Spanish and Italian football clubs are requesting format changes to the Champions League in order to financially compete with the English Premier League, according to the Financial Times.
The clubs want more games between the continent’s “heavyweight” teams, which would increase matchday revenues and commercial prospects.
Currently, the Champions League follows a similar format to the World Cup, in which groups of four teams play each other, with only the top two of each group progressing.
Proposals for new format include an early knockout stage of 16 seeded teams playing against another 16 — which would result in 16 games for each team. The eventual winners would go on to play in two groups of eight.
A “wild card” setup has also been mooted, which would allow historically successful Champions League teams instant entry — a format that would have benefited Manchester United and AC Milan who failed to qualify for the competition this season.
However Alberto Colombo, the deputy general secretary of European Professional Football Leagues, said it would probably oppose any measures that grant entry to teams for any reason other than sporting merit, adding “It’s a matter of keeping the dream alive for any club that’s doing well on the pitch,” the Financial Times reports.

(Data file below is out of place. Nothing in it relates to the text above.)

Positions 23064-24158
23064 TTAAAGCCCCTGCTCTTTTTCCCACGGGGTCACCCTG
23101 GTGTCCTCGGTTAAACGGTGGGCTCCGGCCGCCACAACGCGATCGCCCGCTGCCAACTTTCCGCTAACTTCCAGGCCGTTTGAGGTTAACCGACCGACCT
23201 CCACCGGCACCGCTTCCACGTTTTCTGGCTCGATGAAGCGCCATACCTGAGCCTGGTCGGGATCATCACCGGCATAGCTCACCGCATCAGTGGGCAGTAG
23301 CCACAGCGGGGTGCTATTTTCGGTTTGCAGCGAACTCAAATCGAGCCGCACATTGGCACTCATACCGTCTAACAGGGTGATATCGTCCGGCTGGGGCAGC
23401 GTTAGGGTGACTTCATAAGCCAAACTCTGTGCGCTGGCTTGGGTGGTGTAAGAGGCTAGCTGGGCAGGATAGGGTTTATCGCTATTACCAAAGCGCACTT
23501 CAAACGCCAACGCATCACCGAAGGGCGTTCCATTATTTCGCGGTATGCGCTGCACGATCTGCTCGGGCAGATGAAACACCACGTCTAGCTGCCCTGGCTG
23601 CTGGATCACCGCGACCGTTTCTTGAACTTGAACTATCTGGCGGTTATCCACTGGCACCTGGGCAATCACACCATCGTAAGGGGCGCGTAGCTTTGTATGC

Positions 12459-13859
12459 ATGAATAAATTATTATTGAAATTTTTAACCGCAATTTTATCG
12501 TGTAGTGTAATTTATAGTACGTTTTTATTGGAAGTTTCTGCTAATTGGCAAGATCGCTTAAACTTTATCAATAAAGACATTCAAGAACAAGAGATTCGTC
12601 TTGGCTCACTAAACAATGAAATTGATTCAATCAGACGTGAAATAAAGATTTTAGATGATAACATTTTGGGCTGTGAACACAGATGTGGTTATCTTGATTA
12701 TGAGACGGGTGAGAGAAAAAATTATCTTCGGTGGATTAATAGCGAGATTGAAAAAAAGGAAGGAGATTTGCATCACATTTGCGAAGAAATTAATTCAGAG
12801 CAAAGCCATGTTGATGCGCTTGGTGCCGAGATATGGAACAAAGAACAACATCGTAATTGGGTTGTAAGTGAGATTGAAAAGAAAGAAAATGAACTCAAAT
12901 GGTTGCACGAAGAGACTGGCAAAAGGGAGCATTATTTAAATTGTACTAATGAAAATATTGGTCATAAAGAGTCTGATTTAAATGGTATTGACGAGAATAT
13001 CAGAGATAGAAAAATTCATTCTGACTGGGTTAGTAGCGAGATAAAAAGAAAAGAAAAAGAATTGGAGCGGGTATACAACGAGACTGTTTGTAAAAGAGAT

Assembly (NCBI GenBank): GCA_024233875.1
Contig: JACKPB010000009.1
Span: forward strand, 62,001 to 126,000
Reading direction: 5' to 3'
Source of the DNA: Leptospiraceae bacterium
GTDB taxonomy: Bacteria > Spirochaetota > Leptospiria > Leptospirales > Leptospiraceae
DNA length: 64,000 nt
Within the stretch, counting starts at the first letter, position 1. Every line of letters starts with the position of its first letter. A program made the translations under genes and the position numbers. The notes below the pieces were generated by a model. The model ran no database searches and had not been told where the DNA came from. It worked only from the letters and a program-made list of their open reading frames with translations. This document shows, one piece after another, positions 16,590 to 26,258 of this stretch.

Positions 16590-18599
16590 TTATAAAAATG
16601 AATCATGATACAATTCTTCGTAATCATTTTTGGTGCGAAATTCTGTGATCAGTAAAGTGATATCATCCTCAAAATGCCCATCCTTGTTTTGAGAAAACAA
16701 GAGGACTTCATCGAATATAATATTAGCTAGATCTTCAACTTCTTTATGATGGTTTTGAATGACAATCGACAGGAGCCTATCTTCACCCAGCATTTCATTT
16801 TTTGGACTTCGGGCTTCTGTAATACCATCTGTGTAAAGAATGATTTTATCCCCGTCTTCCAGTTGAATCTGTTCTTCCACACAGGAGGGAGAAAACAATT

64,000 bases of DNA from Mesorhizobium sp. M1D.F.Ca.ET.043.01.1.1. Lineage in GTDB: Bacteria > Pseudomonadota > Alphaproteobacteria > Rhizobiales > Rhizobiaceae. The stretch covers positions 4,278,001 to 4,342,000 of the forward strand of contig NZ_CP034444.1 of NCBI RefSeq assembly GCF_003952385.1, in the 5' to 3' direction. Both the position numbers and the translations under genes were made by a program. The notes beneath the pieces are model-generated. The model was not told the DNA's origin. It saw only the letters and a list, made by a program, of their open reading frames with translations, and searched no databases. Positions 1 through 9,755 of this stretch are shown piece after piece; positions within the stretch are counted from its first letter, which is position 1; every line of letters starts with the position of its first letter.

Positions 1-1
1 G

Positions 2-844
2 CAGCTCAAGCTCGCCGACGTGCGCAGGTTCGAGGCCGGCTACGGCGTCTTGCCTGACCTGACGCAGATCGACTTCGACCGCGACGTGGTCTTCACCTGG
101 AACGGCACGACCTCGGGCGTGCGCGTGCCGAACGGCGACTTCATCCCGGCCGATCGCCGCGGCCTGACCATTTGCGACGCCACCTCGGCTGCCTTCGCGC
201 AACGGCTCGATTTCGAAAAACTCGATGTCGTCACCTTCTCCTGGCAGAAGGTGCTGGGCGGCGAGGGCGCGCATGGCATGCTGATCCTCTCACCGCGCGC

Champions League participation is a hugely lucrative source of income for clubs. Teams who qualify make at least €8.6 (£6.5 million; $9.6 million), while winning the tournament is worth €27 million (£21 million; $30 million) in prize money and potentially far more in commercial deals.
But the Premier League is by far the most valuable football division in the world, with a recent KPMG report suggesting that 5 of the top 10 most valuable clubs in the world are English.
It received a huge financial boost when Sky and BT began competing for broadcast rights, resulting in an eventual price tag of €2.4 billion (£1.8 billion; $2.7 billion) per season.
Spain, meanwhile, has two of the biggest teams in the world in Real Madrid and FC Barcelona, but the collective value of the teams in La Liga are said to be worth less than half of those in the Premiership. It can take solace in the fact that two of its teams — Real Madrid and Atletico Madrid — are playing in the Champions League final on Saturday.
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